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Risedronate is an osteoporosis medication, proven to reduce the risk of bone fractures in elderly patients, and used widely by doctors to treat osteoporosis and osteopenia.
Risedronate hit the market in 1997 as a third-generation bisphosphonate. It was developed by Procter and Gamble and Sanofi-Aventis. Risedronate is indicated for treatment and prevention postmenopausal women with osteoporosis by reducing the risk of bone fractures. A second indication is in men with osteoporosis to increase bone mass. The third indication is the treatment and prevention in men and women who are being treated with glucocorticoids such as of prednisone or similar products for chronic diseases. These patients should also receive additional amounts of calcium and vitamin D to prevent bone loss. The fourth indication is for the treatment of Paget's Disease of both men and women.
The bisphosphonate drugs, of which risedronate is one, have become the mainstay medicine in attempts to forestall the progress of osteoporosis in patients with thinning bones. Risedronate reduces the incidence of non-vertebral and hip fractures as well as breaks in the vertebrae bones.
To understand the way risedronate acts on the bones, it is important to understand the composition and structure of bone. Bone is composed of three components: protein matrix, a mineral phase and bone cells. Osteonectin is a protein found only in bone that binds to hydroxyapatite crystals (mineral) and bone collagen (a protein fiber). There are three types of bone cells: osteoblasts, osteocytes and osteoclasts.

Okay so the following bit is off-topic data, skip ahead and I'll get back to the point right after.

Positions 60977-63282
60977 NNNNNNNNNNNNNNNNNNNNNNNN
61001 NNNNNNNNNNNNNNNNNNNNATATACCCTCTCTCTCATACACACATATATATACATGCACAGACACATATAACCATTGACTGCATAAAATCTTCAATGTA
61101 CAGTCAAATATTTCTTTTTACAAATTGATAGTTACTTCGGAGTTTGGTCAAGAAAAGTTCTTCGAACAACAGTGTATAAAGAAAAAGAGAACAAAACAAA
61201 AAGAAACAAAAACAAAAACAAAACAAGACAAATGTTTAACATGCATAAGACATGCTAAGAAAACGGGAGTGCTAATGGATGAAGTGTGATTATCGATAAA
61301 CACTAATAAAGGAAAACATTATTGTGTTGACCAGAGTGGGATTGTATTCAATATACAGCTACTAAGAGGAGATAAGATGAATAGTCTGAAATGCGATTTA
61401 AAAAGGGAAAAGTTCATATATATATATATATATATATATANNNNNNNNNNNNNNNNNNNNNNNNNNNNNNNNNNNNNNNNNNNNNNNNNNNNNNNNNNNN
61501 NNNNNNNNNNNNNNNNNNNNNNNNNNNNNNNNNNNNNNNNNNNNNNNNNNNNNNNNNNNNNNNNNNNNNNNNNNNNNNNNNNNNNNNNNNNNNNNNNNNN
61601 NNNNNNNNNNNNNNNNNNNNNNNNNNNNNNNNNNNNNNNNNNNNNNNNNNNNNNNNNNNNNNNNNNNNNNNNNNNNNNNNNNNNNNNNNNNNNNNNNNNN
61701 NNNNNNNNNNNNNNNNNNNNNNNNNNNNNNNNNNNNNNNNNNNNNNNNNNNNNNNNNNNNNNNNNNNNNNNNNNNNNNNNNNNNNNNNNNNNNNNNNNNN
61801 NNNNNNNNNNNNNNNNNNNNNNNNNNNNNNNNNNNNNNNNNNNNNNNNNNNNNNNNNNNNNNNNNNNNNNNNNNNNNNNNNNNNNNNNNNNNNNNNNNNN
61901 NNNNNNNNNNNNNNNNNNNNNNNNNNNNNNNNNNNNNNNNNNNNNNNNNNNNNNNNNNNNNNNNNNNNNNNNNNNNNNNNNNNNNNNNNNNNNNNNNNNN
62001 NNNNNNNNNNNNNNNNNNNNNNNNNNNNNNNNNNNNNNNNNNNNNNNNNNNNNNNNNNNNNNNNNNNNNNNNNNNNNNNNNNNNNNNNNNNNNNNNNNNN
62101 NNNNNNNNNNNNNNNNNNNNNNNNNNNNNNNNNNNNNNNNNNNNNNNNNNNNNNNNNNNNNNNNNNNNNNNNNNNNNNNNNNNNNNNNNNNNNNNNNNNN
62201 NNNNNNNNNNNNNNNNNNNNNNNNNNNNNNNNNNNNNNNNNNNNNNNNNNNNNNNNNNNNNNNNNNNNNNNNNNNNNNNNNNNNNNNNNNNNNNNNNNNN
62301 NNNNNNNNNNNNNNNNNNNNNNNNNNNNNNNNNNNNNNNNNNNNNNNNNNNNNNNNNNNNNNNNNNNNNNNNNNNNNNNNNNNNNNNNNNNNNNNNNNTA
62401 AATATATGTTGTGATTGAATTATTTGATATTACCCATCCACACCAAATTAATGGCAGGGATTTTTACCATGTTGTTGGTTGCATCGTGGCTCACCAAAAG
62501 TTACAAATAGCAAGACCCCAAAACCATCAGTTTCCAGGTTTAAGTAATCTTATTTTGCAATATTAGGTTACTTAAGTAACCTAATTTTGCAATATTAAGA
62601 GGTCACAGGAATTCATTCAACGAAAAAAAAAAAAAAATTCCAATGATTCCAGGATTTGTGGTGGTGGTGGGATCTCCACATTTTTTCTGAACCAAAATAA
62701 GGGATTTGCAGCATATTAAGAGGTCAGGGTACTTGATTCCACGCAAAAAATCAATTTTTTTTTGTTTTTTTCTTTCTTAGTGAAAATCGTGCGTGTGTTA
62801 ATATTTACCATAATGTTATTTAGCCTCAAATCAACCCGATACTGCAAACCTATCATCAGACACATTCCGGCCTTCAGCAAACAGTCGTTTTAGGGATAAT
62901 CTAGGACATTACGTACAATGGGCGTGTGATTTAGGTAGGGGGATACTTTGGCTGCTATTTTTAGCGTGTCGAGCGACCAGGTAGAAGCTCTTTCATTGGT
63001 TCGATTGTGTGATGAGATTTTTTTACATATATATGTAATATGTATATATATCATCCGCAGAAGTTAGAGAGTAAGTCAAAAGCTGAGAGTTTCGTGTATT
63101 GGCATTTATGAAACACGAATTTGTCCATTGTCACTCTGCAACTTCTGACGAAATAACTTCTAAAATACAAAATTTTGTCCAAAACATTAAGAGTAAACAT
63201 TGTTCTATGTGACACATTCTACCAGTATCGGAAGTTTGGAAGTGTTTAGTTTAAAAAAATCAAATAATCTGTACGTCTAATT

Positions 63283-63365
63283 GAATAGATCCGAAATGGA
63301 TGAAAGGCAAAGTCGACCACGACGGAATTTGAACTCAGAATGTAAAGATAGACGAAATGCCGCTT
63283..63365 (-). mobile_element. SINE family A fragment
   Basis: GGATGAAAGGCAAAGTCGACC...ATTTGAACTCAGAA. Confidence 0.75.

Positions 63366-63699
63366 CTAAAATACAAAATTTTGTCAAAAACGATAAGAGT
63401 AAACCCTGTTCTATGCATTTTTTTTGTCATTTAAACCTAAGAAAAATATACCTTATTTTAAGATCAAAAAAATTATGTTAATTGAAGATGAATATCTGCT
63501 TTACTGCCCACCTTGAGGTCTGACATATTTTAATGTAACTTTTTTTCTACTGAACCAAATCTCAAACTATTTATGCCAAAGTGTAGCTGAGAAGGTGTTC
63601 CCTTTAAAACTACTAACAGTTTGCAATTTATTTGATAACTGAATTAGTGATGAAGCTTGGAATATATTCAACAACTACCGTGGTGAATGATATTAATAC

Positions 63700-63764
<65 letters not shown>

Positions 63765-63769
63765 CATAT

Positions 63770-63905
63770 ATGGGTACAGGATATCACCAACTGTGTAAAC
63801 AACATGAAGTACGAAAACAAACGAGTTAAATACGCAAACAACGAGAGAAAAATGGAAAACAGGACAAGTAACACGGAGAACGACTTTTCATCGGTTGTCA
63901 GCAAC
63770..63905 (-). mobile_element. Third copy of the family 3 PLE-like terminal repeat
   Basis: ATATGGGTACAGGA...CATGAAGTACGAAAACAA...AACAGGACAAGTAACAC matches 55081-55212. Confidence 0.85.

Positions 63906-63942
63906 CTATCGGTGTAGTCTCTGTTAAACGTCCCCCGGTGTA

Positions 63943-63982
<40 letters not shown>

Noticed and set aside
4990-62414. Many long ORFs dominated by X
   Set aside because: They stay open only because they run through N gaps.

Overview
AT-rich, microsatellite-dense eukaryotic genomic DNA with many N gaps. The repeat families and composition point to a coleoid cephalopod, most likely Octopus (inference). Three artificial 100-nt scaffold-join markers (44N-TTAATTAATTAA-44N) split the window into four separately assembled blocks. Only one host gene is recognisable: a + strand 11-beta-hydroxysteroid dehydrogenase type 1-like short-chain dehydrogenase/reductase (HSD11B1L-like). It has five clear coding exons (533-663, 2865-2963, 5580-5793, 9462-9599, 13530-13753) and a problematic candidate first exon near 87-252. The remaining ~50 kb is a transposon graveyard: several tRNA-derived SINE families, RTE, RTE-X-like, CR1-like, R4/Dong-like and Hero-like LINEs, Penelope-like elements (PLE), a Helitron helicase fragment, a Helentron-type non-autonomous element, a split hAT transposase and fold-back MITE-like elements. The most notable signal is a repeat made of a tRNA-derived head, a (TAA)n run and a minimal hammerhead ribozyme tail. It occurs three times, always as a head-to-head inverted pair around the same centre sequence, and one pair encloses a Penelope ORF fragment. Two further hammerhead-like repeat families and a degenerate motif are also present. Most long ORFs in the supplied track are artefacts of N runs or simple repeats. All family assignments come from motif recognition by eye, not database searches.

Osteoblasts are the cells that control the mineralization and produce the bone matrix. Osteocytes are connected to each other by cytoplasm extensions. This allows controls the rate of ions transported into and out of the bone and regulate the mineralization of new bone matrix. Risedronate works on the orthoclast cellular level. Osteoclasts are large cells found on the resorbing surface of mineralized bone. Osteoclasts primary responsibility is removal of bone matrix. Risedronate works by acting as an antiresorptive agent. At the cellular level risedronate inhibits osteoclasts. The osteoclasts attach normally to the bone surface. This reduces the active bone resorption, and prevents bone loss by reducing bone turn over and bone resorption. Biochemical studies suggest the drug "up-regulates" the cyclooxygenase 2 enzyme and this contributes to the bone building.
Although risedronate is not routinely used in treatment of cancer, recent research shows it can be effective in treatment of a bone cancer called osteosarcoma.
Although estrogen is commonly thought of as a woman’s hormone, it is present in men’s bodies as well and plays a part in the onset of at least some osteoporosis cases. It has been found that men with a deficiency of aromatase, the enzyme that converts testosterone to estrogen, have a higher tendency to develop osteoporosis. Giving these men estrogen supplements results in an increase in bone mass. Testosterone injections can result in an increase in bone mass, but only in men with sufficient serum estrogen levels.
Androgen deficiency also increases the risk of osteoporosis in both men and women. Androgen levels decline with age.
Approximately 1.5 million bone fractures occur every year in the US as a result of osteoporosis. Almost half of these are vertebrae (spinal) fractures, resulting in pain and disability. Wrist and hip fractures due to osteopenia are also common.
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